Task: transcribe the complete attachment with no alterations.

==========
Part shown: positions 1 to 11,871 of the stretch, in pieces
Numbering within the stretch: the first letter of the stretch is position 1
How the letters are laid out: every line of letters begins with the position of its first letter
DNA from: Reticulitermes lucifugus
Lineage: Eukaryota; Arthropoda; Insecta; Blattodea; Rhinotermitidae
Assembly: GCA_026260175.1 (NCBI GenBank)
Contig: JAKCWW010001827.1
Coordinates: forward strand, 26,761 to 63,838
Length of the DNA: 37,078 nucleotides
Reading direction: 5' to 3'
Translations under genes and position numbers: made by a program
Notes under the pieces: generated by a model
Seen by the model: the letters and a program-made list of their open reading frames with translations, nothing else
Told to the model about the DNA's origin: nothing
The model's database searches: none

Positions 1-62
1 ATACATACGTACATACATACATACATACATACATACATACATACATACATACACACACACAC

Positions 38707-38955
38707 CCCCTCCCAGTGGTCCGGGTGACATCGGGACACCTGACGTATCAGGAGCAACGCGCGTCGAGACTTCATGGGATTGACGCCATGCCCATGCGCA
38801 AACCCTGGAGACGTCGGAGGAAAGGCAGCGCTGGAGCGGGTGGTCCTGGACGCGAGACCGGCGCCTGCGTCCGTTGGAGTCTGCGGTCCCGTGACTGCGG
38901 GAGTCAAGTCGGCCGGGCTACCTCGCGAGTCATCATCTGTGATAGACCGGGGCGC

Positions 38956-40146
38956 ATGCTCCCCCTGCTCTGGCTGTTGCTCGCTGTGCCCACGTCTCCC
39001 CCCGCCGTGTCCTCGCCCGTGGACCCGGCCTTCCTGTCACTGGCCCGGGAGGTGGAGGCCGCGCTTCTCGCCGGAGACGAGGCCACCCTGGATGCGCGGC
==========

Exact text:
Part shown: positions 1 to 11,871 of the stretch, in pieces
Numbering within the stretch: the first letter of the stretch is position 1
How the letters are laid out: every line of letters begins with the position of its first letter
DNA from: Reticulitermes lucifugus
Lineage: Eukaryota; Arthropoda; Insecta; Blattodea; Rhinotermitidae
Assembly: GCA_026260175.1 (NCBI GenBank)
Contig: JAKCWW010001827.1
Coordinates: forward strand, 26,761 to 63,838
Length of the DNA: 37,078 nucleotides
Reading direction: 5' to 3'
Translations under genes and position numbers: made by a program
Notes under the pieces: generated by a model
Seen by the model: the letters and a program-made list of their open reading frames with translations, nothing else
Told to the model about the DNA's origin: nothing
The model's database searches: none

Positions 1-62
1 ATACATACGTACATACATACATACATACATACATACATACATACATACATACACACACACAC

Positions 38707-38955
38707 CCCCTCCCAGTGGTCCGGGTGACATCGGGACACCTGACGTATCAGGAGCAACGCGCGTCGAGACTTCATGGGATTGACGCCATGCCCATGCGCA
38801 AACCCTGGAGACGTCGGAGGAAAGGCAGCGCTGGAGCGGGTGGTCCTGGACGCGAGACCGGCGCCTGCGTCCGTTGGAGTCTGCGGTCCCGTGACTGCGG
38901 GAGTCAAGTCGGCCGGGCTACCTCGCGAGTCATCATCTGTGATAGACCGGGGCGC

Positions 38956-40146
38956 ATGCTCCCCCTGCTCTGGCTGTTGCTCGCTGTGCCCACGTCTCCC
39001 CCCGCCGTGTCCTCGCCCGTGGACCCGGCCTTCCTGTCACTGGCCCGGGAGGTGGAGGCCGCGCTTCTCGCCGGAGACGAGGCCACCCTGGATGCGCGGC